There are two cardinal successful stock market trading rules
that I am sure you are quite familiar with by now.
The first of the two most common stock market trading rules are
to cut your losses short. The second of the two most common
successful stock market trading rules are to let your profits
run. However, you can take it one-step further by fine-tuning
your trailing stop losses, and becoming more risk seeking once
your stock is in profit. Increasing your risks, at the right
time, can allow you to get all the profit
you possibly can out
of your system. You may wish to test the effects of these
successful stock market trading rules by having a wider trailing
stop loss than your initial stop, and see how this is reflected
in your system.
For example, you could set your initial stop loss at two ATR but
set your trailing stop loss as three ATR. This allows the stock,
once it`s in profit, a little bit more room to move. You`re
still limiting your risk at the beginning of the trade by
keeping a tight stop loss; however you`re going to become risk
seeking in a profitable
situation. That is to say you`ll be
willing to risk more once you`re already in profit.
Personally, I think this is one of the many successful stock
market trading rules you can use to take it a step further than
most people are willing to go. With this strategy
, I also mix
and match my stop loss methods
. For example, in one of my stock
trading rules, I set my initial stop loss at 2.5 ATR, but
my trailing stop loss is calculated using a completely different
method. I use what`s known as the lowest low stop. The way this
stop loss works is you find the lowest low in the last X number
of periods, and base your trailing stop loss on it.
Now, for that trend
following system, I actually find the lowest
low in the last 40 days. I then position my stop one cent below
this low. It`s almost as though it`s consulting the price action
itself by identifying where the lowest low is, and this can be
highly effective. Many times my stop has been set one cent below
a support line.
The way this trailing stop loss works is that on each day a new
trading day is added to the chart, and one of the old days drop
off. I then find the lowest low in the last 40 days, and
reposition my stop at that point, if it needs to be
repositioned. This stop has been extremely valuable for me, and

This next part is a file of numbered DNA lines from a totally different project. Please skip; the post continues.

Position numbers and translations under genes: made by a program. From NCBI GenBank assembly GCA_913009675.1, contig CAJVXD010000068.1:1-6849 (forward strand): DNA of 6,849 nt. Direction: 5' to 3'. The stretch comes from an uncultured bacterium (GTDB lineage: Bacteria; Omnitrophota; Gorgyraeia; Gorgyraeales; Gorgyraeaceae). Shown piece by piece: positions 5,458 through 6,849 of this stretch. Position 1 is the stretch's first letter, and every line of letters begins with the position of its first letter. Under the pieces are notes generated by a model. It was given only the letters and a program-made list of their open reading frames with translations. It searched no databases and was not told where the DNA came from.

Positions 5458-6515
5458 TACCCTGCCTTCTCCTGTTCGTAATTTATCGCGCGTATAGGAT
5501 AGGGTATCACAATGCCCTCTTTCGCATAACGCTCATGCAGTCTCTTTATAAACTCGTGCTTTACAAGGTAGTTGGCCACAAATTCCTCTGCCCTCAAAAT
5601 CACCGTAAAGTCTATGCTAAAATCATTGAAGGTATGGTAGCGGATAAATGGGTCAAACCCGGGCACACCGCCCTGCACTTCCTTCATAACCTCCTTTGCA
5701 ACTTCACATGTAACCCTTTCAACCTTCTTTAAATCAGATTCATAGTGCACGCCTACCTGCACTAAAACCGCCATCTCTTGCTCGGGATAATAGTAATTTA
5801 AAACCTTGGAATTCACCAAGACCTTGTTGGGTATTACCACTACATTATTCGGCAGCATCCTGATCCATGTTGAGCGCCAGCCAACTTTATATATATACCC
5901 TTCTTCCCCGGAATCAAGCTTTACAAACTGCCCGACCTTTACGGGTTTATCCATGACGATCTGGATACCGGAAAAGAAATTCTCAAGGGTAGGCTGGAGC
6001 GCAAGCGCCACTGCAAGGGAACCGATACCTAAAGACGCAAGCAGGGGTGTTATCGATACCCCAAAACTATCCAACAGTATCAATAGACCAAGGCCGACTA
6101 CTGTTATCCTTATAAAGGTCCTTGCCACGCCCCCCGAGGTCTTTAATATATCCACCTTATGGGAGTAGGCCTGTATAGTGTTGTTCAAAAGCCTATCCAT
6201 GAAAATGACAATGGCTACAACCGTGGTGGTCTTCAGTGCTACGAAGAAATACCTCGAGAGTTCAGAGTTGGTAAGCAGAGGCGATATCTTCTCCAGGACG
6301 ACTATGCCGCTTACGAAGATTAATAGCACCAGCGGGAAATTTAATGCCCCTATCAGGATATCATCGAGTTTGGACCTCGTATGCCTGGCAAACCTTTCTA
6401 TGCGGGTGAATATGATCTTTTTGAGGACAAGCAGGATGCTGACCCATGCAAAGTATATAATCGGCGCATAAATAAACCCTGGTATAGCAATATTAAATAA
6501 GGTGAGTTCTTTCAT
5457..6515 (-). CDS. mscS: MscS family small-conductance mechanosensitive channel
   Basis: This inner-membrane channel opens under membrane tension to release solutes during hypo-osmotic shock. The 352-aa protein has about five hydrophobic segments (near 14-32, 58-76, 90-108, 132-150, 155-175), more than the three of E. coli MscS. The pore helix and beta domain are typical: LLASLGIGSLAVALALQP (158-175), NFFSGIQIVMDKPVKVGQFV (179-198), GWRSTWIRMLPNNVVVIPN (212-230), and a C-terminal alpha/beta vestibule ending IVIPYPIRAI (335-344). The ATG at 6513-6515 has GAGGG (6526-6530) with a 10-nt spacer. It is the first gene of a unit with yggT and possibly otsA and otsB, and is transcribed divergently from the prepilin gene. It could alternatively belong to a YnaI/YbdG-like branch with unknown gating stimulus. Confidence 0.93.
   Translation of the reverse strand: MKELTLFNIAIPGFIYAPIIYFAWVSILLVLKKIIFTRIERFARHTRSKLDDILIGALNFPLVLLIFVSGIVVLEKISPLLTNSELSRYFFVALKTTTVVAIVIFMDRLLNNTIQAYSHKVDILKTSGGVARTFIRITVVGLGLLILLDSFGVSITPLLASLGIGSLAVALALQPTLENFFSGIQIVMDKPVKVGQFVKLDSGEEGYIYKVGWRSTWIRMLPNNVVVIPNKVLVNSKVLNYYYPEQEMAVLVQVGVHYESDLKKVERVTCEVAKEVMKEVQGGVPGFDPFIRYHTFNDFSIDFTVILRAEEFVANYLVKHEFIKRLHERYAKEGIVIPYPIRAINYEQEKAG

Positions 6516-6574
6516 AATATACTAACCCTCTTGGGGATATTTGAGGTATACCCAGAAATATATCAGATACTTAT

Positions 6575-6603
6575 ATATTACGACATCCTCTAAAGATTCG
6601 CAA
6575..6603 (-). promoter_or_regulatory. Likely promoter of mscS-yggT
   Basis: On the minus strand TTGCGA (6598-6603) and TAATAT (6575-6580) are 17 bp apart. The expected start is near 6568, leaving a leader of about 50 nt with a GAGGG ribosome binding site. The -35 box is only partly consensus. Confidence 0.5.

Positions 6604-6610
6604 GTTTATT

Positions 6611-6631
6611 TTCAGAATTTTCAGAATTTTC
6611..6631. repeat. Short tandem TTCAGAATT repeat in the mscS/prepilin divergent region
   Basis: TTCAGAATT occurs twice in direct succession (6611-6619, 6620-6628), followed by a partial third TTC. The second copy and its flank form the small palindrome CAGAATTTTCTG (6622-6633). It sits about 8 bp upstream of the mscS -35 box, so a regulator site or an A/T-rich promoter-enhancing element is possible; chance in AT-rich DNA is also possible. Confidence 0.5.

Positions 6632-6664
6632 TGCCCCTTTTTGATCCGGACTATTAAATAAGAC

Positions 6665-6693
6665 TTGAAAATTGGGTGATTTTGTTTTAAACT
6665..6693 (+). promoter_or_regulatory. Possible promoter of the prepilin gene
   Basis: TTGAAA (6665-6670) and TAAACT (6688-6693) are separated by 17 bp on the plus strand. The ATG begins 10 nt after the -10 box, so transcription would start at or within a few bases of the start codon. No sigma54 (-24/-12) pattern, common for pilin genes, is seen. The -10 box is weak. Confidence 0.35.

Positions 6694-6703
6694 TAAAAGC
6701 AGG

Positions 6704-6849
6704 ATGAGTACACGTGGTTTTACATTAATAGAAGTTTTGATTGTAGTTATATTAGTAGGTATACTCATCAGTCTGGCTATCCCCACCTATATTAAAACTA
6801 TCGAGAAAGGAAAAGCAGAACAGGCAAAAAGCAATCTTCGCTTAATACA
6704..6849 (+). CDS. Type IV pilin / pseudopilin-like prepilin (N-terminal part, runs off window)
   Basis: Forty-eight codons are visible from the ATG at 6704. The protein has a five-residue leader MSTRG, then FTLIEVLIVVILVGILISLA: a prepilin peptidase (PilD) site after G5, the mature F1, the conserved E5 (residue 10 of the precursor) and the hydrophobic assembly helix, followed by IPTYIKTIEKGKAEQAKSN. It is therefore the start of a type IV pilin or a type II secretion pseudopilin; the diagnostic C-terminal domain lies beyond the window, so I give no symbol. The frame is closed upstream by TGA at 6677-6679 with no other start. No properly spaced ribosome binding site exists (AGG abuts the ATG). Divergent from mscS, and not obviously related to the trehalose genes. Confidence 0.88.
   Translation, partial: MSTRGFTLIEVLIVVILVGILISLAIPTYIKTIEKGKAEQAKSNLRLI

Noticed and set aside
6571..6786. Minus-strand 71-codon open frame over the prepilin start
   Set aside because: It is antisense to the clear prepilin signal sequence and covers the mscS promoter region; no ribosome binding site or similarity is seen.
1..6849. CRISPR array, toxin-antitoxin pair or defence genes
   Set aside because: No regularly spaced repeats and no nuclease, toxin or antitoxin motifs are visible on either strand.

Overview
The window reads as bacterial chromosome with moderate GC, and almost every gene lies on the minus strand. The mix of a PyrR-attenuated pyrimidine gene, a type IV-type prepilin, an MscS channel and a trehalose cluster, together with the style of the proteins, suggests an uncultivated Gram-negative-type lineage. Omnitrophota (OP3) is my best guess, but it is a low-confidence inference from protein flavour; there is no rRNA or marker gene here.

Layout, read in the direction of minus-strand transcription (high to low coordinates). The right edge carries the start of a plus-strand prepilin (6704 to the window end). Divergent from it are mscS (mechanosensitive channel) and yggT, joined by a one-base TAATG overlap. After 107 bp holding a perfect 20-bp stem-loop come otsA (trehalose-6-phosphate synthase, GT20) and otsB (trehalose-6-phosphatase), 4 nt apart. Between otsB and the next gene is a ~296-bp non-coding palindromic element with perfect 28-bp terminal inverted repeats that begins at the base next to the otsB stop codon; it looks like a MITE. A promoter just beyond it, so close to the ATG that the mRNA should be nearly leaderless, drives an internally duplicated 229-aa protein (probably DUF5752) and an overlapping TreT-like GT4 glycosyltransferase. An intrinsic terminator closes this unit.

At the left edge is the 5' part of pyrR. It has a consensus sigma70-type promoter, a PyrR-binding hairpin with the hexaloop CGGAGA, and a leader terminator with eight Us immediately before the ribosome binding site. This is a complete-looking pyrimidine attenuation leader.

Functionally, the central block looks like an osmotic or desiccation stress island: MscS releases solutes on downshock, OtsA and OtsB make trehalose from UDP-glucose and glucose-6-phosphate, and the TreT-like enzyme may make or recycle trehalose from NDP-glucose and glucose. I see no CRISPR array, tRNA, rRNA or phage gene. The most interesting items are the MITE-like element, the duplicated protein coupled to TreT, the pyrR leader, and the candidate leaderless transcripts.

it may be a stop loss that you may want to consider testing.
But, before you go looking for that perfect trailing stop loss,
realize that in it`s own way, it`s very similar to the initial
stop. There is no perfect stop that will guarantee to get you
out of the stock at the perfect time, and save you the most
Sometimes it will work for you. Other times it won`t. The real
key and secret of having a stop loss and an initial stop do
their best for you is not how you calculate it, it`s just having
them in place.
You need to find an initial and a trailing stop loss that you`re
comfortable with. You also need to understand how they work so
that the actions they direct you to take makes sense to you. How
do you find a stop that you`re comfortable with?
Test them. Pick out a whole lot of charts
been looking to trade, and marking where you would receive an
entry signal, set various initial stops and trailing stop
losses. Progress through the trade, revaluing your trailing stop
loss and see which one works the best.
Often successful stock market trading rules are designed with
simple concepts that works best at this point. When you base
your system on understanding, rather than optimization, you are
more likely to stick
with it. If you can come up with a good,
straightforward set of your own stock market trading rules, you
will be able to apply it across a number of markets on most
trading instruments. Really, when designing any system
set of stock market trading rules, all components should apply
to this same principle. You want to keep things as simple as
possible, that way it`s robust and can be applied to any market.
As long as you follow this underlying principle, you`ll be on
the right track.
About the author:
Trading Secrets Revealed
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